3. Given the general apathy toward Indiana football over the years among students and alums, especially as the start of the basketball season approaches, what kind of crowd do you expect for a less-than-marquee opponent in Maryland and could that factor into the outcome?

Memorial Stadium has an official capacity of 52,929. IU seldom comes close to filling the place, and I'd be surprised if there were more than 35,000-40,000 fans actually in attendance this weekend. This Indiana team carried plenty of potential into this season, but has so far mostly produced disappointment. Dropping winnable home games against Wake Forest and Nebraska only feeds the frustration. IU basketball held its annual Hoosier Hysteria event — think Maryland Madness — last weekend so a large faction of IU supporters have already turned to basketball. Maryland, still a fairly new Big Ten entrant, isn't going to generate a lot of interest around here.

This is what the Maryland men's basketball team is likely to find out as they enter the 2016-17 season rank

4. Kevin Wilson seemed to be on the brink of turning the program around last year with the first bowl appearance in awhile. Is this just a case of how difficult it is to get over the hump in the Big Ten East, and should DJ Durkin be paying close attention to Wilson's career in Bloomington?

The Big Ten East is going to be a beast for the lower-tier teams like Maryland, Indiana, Rutgers and Purdue. But, in terms of IU, I also see a lot of misfortune. The Hoosiers could've had a shot at a bowl in 2014, but they lost their first- and second-team quarterbacks in the same October game at Iowa. Career passing leader Nate Sudfeld would be here this season as a fifth-year senior, except that he had to burn his redshirt early in 2012 when former starter Tre Roberson broke his leg in the second game. Now, Indiana finally has a pretty good defense, and its offense is playing as poorly as it has in Kevin Wilson's six years as coach. It seems like it's always one thing after another for Indiana, which has recruited relatively well under Wilson, but still hasn't been great in that respect. Coming into the season, I thought Indiana had a ceiling of seven wins. Heck, it may still get there. But the margin for error here is always thin. Injuries and missed opportunities in winnable games only further shrink those margins in the Big Ten East.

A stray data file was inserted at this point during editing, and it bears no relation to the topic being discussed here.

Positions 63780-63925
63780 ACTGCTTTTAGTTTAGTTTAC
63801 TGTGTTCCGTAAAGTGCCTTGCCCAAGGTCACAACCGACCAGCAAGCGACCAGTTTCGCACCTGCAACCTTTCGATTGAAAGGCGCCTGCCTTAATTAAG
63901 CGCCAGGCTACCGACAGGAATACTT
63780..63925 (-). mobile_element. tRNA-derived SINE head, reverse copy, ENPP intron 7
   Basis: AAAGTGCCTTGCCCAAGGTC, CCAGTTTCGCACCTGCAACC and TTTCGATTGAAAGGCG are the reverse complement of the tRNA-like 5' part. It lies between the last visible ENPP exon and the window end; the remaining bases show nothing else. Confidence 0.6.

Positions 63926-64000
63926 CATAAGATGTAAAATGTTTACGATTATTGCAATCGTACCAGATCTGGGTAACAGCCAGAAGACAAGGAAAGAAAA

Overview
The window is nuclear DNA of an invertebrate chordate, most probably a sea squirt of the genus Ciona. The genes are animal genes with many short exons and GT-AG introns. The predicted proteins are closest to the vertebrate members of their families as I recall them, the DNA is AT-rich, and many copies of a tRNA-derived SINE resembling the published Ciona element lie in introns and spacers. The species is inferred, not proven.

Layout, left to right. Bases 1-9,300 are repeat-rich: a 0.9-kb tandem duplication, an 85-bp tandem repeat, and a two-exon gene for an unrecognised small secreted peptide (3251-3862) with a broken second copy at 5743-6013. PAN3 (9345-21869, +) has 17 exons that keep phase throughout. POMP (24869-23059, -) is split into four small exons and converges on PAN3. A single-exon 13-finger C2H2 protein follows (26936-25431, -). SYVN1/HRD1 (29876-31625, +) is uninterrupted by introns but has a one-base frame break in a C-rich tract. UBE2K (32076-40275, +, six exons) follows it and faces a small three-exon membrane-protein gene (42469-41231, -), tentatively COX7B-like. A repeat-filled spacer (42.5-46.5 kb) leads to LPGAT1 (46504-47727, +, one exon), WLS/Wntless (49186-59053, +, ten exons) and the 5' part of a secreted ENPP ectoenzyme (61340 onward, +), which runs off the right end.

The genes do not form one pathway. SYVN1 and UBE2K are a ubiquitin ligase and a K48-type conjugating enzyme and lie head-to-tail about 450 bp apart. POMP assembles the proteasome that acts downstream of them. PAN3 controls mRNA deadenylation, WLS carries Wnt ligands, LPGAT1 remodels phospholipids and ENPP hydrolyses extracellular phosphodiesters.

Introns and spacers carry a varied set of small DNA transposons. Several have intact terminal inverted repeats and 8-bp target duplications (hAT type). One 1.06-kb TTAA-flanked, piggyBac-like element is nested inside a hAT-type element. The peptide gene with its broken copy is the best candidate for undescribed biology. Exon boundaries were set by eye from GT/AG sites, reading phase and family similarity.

5. Considering how the Hoosiers have struggled to score points the past three games, do you expect the trend of the road team winning in the first two years of this series  to continue Saturday in Bloomington?

Tough to say, but I do see this as a must-win game for Indiana's postseason aspirations. The Hoosiers still have beatable opponents in Rutgers and Purdue remaining on the schedule. A home game against Penn State next month may also be within IU's reach. But Indiana needs to change the tenor of its season before it's too late. The Hoosiers' offense is a mess, and until quarterback Richard Lagow shows better accuracy and the offensive line starts blocking with more consistency, I don't see this team doing much of anything. If IU can improve in those two areas, it can play with anybody. But last Saturday was IU's worst game of the season, and I'm curious to see what degree of improvement it can show in the course of seven days.